Nathan selected as top innovator by Inside Counsel
Credit suisse’s law library wasn’t exactly
the legal department’s most shining accomplish-
ment 10 years ago. however, when former General Counsel
Joseph McLaughlin took over the department in June 1997,
he changed all of that by hiring nathan rosen as the in-house
“The whole department was acting very inefficiently, and
they were operating with inadequate information to respond
quickly and efficiently to the front office,” says rosen, company
vice president in legal and compliance.
When starting his new post as Credit suisse’s GC,
McLaughlin—who left the company in 2002 to join heller
ehrman—immediately noticed that the department was wast-
ing a lot of money by farming out legal questions to outside
counsel. When auditing attorney bills, he found that his staff
was asking the same questions to different firms. but the inef-
ficiency wasn’t completely the attorneys’ fault.
phOTOGrAph by JILL WAChTer
“There was no library, there were no online databases,
there were no books, there was no Intranet, and there was no
continuing education program,” rosen says. After an initial
evaluation, rosen, a former litigator, approached McLaughlin
and told him that building an internal library would be expen- nathan rosen
sive, but worth the investment. McLaughlin was quick to give
rosen the green light, and rosen didn’t waste any time.
rosen attacked the process in increments, initially select-
ing 10 books he considered useful to the department then ask- The most important thing in
ing attorneys to vote on the selections. If enough people voted creating a successful library
on an individual title, he bought it.
“The most important thing in creating a successful library is to ask the lawyers what it is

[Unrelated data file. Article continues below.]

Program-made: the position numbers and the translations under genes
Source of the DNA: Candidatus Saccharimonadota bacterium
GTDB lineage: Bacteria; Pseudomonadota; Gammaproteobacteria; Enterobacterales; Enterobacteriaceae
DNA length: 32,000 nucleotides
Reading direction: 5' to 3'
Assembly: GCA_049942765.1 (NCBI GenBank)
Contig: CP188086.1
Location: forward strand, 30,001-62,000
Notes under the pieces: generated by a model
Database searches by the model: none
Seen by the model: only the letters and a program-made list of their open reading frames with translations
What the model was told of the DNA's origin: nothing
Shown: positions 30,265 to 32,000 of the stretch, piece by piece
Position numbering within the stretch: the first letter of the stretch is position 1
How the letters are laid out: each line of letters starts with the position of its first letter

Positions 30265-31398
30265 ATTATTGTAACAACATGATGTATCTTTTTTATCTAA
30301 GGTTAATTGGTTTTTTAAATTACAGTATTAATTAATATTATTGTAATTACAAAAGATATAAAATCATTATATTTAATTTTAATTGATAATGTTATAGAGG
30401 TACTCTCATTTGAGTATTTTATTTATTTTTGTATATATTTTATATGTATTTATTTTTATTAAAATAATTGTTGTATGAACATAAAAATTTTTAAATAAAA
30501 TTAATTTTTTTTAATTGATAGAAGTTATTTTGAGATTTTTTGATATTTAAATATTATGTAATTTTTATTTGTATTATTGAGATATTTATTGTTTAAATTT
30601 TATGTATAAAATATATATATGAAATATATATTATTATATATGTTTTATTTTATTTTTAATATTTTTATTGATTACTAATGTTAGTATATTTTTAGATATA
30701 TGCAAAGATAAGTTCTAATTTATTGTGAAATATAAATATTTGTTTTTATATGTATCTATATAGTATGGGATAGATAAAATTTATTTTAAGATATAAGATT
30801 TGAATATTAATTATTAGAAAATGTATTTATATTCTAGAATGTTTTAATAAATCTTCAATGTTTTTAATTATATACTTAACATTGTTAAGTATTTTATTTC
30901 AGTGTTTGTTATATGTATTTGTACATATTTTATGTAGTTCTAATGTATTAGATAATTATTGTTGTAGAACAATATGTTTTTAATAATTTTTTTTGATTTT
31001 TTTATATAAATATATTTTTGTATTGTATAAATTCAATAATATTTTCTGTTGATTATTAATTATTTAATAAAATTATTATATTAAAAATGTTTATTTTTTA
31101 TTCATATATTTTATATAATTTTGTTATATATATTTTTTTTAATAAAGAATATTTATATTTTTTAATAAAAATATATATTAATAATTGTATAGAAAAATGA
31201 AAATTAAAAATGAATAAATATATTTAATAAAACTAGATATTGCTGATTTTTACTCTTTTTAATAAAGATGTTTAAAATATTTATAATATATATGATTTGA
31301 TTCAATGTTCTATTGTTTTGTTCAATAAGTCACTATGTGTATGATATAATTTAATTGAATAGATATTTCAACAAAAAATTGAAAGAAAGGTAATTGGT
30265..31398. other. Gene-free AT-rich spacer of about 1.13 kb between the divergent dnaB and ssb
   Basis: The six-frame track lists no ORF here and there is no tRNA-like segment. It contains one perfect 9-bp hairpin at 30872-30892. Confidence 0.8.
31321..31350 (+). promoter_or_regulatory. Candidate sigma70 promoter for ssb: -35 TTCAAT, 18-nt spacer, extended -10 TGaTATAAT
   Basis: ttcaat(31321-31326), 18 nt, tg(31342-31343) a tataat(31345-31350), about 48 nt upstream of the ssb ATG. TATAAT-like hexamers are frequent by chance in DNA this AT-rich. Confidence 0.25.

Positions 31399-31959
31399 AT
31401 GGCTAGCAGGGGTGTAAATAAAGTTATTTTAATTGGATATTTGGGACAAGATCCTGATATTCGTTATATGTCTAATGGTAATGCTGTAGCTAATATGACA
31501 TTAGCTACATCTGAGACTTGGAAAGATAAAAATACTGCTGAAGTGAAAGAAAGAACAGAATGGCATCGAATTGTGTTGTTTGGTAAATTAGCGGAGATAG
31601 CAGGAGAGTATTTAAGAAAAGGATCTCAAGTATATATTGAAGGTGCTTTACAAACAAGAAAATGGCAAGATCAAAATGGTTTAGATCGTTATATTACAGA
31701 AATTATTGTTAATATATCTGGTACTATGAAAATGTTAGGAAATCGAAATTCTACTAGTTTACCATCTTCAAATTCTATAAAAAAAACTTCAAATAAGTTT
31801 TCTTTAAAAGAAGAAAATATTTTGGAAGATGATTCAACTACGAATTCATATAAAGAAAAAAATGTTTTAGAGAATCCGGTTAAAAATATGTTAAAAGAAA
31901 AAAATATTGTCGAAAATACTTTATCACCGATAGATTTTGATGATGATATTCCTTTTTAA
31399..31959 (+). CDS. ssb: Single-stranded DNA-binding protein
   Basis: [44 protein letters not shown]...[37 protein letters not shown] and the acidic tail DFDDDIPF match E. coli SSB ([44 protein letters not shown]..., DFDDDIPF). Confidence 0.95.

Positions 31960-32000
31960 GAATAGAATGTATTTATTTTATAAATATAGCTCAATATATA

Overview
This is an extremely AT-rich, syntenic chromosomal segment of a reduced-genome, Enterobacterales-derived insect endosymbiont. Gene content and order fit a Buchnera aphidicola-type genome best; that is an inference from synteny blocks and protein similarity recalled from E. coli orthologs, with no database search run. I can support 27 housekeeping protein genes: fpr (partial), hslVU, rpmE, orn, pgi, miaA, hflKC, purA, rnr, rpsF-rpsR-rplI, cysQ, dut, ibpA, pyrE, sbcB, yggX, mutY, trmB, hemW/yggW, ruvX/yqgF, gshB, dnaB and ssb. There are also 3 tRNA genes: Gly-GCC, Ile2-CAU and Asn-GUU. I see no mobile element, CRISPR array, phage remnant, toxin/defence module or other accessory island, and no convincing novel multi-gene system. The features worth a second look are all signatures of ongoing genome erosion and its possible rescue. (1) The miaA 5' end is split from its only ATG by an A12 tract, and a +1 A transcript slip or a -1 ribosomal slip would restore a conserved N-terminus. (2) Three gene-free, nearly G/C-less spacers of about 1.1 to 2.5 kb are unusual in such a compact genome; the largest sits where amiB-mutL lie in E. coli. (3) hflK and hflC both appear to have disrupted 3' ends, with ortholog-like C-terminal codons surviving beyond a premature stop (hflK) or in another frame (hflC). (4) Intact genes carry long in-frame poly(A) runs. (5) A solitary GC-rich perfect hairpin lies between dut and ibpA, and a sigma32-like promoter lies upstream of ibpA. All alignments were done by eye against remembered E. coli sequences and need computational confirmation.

is to ask the lawyers what it is they want,” says Manuel Alva-
rez, director and counsel at Credit suisse, who works closely
with rosen. “Make up a wish list and then within the budget
constraints put together a quality product that hits on as many about what the practice group does. This approach, rosen
of those wishes as possible.” says, increases the department’s efficiency.
not only did this incremental process reduce the immedi- “It really helps to interconnect teams,” rosen says. “some-
ate economic impact of building a collection, but it also gave times someone down the hall may have the answer.”
rosen a chance to talk to each attorney on an individual basis rosen plays a central role in building those connections—
and hone in on the attorney’s needs. This enabled rosen to he is one of the first people new attorneys meet as well as the
transform Credit suisse’s legal library from bare bones to a so- last person they talk to. rosen conducts exit surveys that en-
phisticated nexus of information that is directly targeted to the able him know what resources the department lacks.
attorney’s work. Today, the library hosts 800 titles, including Although it is impossible to say exactly how much money
about 80 periodicals. however, rosen didn’t stop at books. the library has saved the company, rosen says the fact there
rosen makes a point to sit in on the meetings of practice still remains a “wow factor” surrounding people’s impression
groups to hear about their current concerns. At the end of the of the library is enough for him to judge its worth.
meetings, he gives a short talk about a source relevant to the “you call outside counsel, spend thousands of dollars and
practice group, tying the library’s resources directly to their you get a stock answer,” rosen says. “We are able to give them
interests. what they want in value added format, now we have an intel-
rosen also educates the department’s lawyers by having a lectual roadmap to use to go quickly through that data.”
representative from each practice group teach the department —Julie Miller
56 InsIDeCOunseL n sepTeMber 2006 WWW.InsIDeCOunseL.COM